Monday, April 26, 2010

Assorted Ramblings

We had a birthday party to attend this weekend, so on Saturday the kids and I packed up and headed out in search of the perfect gift.  F wanted to give a pail ("Like 'Ponyo', Mama!), D wanted to give some art supplies and B wasn't quite sure what he'd like to give, but knew he'd be able to find something.  I have been pretty resistant to toy-buying lately and was thinking a nice book, some art supplies and maybe some outdoor activity toys would be just the thing.  Being out with 4 kids dangerously close to nap time for the youngest, I had to choose the store carefully:  a store that would have everything we needed (to avoid needing to go to multiple stores) and a store that had carts to confine the girls.  I wanted to head into Borders as they have a great selection of books and art supplies, but the lack of cart had me biting my nails.  TJMaxx or Homegoods sometimes has good things for kids, but not always and I needed that one-stop shopping experience.  Reluctantly, I found myself turning into the Toys R Us parking lot.  We found the first 2 items on our list, but then did 2 loops around the store before asking a clerk if they had any books.  "Of course, follow me!" he said brightly and led us to an isle near the back that couldn't be more than 4 ft long.  There we found a sparse collection of books, mostly that made noise or did all the reading for the child, all Disney or Pixar or otherwise licensed by some major company.  I especially found the ones labeled "Children's Classics!" to be especially funny/sad in that they contained Toy Story, Cars and a Bugs Life stories...and nothing else.  I realize that Toys R Us is a toy store, but looking through the books offered was enough to make me snap back to my senses and propel my crew toward the exit.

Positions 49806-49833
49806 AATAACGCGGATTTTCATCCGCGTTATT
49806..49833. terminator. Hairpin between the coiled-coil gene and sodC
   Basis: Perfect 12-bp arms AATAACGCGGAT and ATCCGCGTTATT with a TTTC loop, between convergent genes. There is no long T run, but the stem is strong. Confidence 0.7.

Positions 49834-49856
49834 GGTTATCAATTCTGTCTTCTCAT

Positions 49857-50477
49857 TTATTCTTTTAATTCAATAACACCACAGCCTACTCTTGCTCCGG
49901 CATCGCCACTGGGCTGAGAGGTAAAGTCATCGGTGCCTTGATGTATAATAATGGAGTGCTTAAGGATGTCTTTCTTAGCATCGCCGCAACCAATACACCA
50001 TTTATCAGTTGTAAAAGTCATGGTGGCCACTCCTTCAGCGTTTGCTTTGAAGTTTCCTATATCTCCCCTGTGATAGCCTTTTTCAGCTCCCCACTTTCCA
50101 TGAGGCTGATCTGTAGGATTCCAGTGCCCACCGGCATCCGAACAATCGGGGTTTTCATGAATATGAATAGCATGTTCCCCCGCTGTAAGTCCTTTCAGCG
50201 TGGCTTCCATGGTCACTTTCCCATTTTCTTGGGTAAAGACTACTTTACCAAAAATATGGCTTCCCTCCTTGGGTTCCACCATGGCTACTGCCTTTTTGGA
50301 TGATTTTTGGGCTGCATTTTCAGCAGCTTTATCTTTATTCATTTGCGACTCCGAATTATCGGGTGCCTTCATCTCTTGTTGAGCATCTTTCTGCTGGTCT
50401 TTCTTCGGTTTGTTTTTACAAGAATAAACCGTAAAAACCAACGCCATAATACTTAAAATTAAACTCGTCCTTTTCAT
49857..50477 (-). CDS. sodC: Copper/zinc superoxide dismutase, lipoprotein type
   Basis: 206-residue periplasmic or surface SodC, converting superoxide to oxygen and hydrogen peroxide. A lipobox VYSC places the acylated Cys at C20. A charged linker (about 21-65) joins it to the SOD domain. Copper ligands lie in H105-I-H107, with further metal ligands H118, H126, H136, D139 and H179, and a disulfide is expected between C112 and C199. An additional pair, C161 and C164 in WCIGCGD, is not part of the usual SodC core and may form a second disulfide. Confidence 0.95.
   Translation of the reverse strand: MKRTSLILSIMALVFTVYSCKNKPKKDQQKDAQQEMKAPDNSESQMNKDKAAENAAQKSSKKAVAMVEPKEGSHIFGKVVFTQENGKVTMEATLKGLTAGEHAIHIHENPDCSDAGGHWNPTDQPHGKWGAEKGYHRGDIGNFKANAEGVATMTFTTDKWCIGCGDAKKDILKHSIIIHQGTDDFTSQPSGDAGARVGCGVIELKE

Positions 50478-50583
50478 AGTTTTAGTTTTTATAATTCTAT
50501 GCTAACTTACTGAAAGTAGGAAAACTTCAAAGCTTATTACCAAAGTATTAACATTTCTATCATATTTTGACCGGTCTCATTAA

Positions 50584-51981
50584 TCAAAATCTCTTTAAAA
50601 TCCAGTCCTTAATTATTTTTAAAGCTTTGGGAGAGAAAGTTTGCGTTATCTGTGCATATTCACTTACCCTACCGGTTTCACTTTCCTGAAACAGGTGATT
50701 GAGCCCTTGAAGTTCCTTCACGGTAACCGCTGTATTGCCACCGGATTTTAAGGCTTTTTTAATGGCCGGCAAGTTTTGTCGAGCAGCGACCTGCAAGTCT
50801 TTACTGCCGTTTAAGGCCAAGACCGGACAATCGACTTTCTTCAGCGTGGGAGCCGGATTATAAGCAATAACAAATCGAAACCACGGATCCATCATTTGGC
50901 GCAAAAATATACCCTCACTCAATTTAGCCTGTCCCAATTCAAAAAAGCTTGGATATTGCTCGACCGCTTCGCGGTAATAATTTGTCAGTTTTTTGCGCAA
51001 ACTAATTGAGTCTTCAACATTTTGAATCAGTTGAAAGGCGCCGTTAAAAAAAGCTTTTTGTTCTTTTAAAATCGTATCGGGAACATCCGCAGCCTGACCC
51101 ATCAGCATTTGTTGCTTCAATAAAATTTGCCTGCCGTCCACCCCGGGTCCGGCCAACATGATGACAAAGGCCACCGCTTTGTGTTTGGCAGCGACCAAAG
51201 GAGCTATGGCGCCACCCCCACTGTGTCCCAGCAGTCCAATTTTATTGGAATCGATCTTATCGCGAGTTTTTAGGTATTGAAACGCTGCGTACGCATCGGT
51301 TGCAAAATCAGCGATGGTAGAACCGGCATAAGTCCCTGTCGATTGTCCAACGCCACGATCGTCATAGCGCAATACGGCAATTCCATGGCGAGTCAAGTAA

I understand that toys are important...and that kids are kids are little for only a little while and should play and enjoy life!  But there is a line between items that spark creativity and imagination and those that just foster discontent, materialism and incurable cases of the "gimme's."  More and more lately I have been making the shift towards toys that inspire real play, and away from toys for toy's sake, piles of plastic junk in my kids' rooms that they don't even play with.  A play kitchen, a baby doll, legos, wooden blocks, dress up clothes - items that help children learn about real life.

I read this excellent article on Toys and children...and thought you all might enjoy.


I know I've talked quite a bit about stocking my store and so far haven't done it...but once again I'm giving it thought.  My new idea is to stock "sample sizes" - that is, small/newborn sizes that would be for sale but also would be  a representation of what I am able to do in a larger size for custom requests.  I suppose I just balk at the idea of purchasing large amounts of yarn to make larger sizes without a guarantee that they will sell.

Anyway, over the past few days I made these to be stocked:

newborn pilot cap

unblocked Market Day jacket


The sun is out and I am too!